It’s a great time to be a web developer.
There’s so many options, so many frameworks, so many places to learn.
But for a new developer, it can be tricky to see how it all fits together. How do you actually get from the thing you’ve been learning to something on the web that real people can use?
Maybe you’ve been reading all these great articles on React or Vue. Or maybe you’ve been learning HTML and CSS from freeCodeCamp. Or maybe you’ve been playing around with WordPress to set up your very own blog…
You’ve been working with it on your computer, you are able to get stuff to happen. But how do you get from working on stuff on your computer to a website everyone can see?
How do you actually publish this project as a website?
Don’t worry, you’re not alone in feeling stumped. There’s a lot of different pieces that go into making the web work, and it’s not always easy to see how they fit together.
This article aims to fill exactly that gap: starting from playing around with a website on your laptop, what are the things you need to know to get it live on the internet. It is aimed at beginners, so if you’re an expert feel free to scroll on by, and if you’re confused about anything scroll down and leave a comment. No question is too basic.
Let’s start from the user side - what actually happens when you browse the web?
As a user your experience of the web is pretty much exclusively through the browser.
A web browser acts as combination document renderer + switchboard operator.
As a model for a document renderer, think about something like Microsoft Word. Word takes a document in a particular format (“a word document”), and lets you view and interact with that document.
Thus your browser, as a document renderer, translates a set of documents into an interactive page or application.
The other thing that a browser does, and what makes the web magical, is it operates as a switchboard operator to go out and find the exact documents that it will render.
When you type a web address (aka URL) into your browser’s address bar (say for example https://zendev.com/friday-frontend.html, the address for my newsletter), the browser translates it into a request that it will send off to a webserver (computer) running somewhere on the web. It figures out from the domain (zendev.com) which server to send it to, and from the protocol and path (https and /friday-frontend.html respectively) what type of request to send.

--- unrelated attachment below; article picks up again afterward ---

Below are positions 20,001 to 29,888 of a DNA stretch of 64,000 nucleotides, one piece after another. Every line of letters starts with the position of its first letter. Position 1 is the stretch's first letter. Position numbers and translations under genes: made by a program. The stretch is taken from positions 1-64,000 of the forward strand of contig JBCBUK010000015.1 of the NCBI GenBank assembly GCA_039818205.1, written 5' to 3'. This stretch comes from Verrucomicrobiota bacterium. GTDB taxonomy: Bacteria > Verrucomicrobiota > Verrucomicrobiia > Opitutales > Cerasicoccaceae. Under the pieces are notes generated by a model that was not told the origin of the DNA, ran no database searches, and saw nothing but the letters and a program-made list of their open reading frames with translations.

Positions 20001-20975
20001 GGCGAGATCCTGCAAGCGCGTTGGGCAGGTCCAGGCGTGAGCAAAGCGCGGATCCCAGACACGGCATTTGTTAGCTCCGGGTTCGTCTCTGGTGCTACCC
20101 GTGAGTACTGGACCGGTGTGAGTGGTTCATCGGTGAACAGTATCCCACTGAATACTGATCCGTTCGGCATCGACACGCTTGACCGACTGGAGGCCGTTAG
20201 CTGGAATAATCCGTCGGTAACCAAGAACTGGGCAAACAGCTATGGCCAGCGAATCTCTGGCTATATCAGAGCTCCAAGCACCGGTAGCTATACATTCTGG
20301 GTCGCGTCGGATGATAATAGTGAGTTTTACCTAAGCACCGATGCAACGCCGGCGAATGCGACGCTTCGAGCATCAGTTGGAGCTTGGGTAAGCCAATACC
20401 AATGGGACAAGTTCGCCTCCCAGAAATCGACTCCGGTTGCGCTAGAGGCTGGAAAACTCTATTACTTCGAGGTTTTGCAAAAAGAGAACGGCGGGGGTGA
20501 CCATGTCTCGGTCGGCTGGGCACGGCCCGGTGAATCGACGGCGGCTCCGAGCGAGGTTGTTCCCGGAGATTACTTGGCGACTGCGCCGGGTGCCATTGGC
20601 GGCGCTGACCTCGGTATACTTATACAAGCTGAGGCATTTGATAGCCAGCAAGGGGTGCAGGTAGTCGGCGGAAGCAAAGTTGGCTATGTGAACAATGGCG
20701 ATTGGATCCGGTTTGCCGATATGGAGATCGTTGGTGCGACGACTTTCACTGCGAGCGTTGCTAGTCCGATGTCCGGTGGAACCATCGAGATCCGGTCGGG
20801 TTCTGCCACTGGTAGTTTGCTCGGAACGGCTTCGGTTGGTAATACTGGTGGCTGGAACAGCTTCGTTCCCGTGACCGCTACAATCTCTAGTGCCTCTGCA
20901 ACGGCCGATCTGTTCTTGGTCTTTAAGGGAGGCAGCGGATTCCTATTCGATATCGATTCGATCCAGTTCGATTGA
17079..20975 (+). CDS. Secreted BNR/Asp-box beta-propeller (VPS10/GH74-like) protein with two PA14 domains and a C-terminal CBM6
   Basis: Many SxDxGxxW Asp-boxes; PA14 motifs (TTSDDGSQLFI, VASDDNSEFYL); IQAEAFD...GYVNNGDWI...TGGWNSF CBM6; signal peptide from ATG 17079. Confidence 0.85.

That request is what will eventually result in the browser having a new set of documents to render, which brings us to the next key piece of our puzzle: What webservers are and how they work.
When a request comes in, the webserver sees what that request looks like - hey, someone is asking for
/friday-frontend.html, and has to decide how to respond to it.
The simplest possibility is if it already has a copy of that page exactly. This is how my website works, and generally is what is referred to as a “static” site.
Static means the webserver doesn’t do anything to change the content based on the request… it just maps straight from the request to an existing file and passes that file along as the response.
The next way that a webserver might respond with HTML is dynamically. This means that there is no file that holds exactly the HTML document that is going to be returned - instead the server will execute some logic (and often look up data from a database or something similar) and use that to create the HTML document that is going to be returned.
For example, if we were creating a user profile page, and we wanted to locate those pages in a predictable way, for example
/users/coolcat. Each user’s profile would contain some information about that user, possibly stored in a database. Instead of creating actual html pages for
coolcat, we could use a dynamic server that recognized all routes of form
/users/[:username], looked up data from a database based on the username, and rendered that data into a template to create the final HTML.
These API “endpoints” (a fancy name for a URL that accesses a particular API) can also handle all sorts of different operations - from saving data to processing credit cards, and everything in between.
Once it is rendered, the user can interact with it, and you’re off and running. Clicking on links or submitting forms will start the cycle again with a new request.